The current federal gift and estate tax rate is 40% and once an individual uses his or her lifetime exemption (currently $11.58 million and scheduled to drop to about half of that in 2026, perhaps sooner in light of election results) tax planning becomes difficult and complex. The only simple solutions are making charitable gifts and using the annual gift tax exclusion that allows an individual to make gifts of $15,000 per year to as many people as desired, provided there are no strings attached to the gift. For people with large estates, this well-known annual exclusion is an important, albeit modest, tool to whittle away at their taxable estates while providing support or a small windfall to family and friends.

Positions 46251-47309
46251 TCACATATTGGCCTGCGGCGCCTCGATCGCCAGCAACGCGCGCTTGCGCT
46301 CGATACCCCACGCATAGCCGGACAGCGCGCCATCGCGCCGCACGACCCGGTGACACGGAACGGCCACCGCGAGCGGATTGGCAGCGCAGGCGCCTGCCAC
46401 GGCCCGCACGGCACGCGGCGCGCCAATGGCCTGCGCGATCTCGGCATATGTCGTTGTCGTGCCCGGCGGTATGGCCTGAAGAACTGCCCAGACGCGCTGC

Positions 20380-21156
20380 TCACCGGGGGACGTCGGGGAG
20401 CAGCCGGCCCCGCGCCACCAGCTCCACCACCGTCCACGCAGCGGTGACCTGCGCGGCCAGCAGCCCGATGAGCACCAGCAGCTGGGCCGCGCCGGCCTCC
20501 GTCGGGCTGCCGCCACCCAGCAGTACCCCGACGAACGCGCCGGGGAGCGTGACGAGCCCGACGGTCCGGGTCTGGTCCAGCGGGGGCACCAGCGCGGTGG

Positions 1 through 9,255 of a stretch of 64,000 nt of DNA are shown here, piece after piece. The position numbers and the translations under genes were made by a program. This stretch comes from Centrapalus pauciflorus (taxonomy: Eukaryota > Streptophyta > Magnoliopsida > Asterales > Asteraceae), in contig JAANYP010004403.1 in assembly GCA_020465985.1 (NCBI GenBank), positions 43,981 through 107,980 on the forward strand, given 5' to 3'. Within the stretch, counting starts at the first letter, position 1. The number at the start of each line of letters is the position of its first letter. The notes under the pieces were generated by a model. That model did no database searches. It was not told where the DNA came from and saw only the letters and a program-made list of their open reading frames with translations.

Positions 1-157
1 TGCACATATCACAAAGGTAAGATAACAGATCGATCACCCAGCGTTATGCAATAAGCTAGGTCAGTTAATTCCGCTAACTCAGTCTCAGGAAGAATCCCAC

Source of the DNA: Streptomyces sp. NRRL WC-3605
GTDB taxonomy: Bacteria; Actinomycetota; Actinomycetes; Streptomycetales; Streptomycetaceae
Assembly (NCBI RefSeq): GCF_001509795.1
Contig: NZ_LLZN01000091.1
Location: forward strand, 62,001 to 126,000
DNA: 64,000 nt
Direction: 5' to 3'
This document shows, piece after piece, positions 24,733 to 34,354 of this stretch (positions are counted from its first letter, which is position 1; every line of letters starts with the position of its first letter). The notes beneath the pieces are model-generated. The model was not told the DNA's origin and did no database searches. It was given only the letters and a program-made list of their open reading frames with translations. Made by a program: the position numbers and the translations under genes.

But there is another—often overlooked—strategy for reducing a taxable estate. Internal Revenue Code Section 2503(e) excludes the direct payment of another’s medical and educational expenses from federal gift tax. Importantly, that direct payment is similarly excluded from another transfer tax designed to prevent high-net worth individuals from skipping over generations in an effort to reduce estate taxes, known as the generation-skipping transfer, or GST, tax. Grandparents can therefore take advantage of the IRC 2503(e) exclusion for the benefit of their children, grandchild and even great-grandchildren without giving rise to federal estate or GST tax.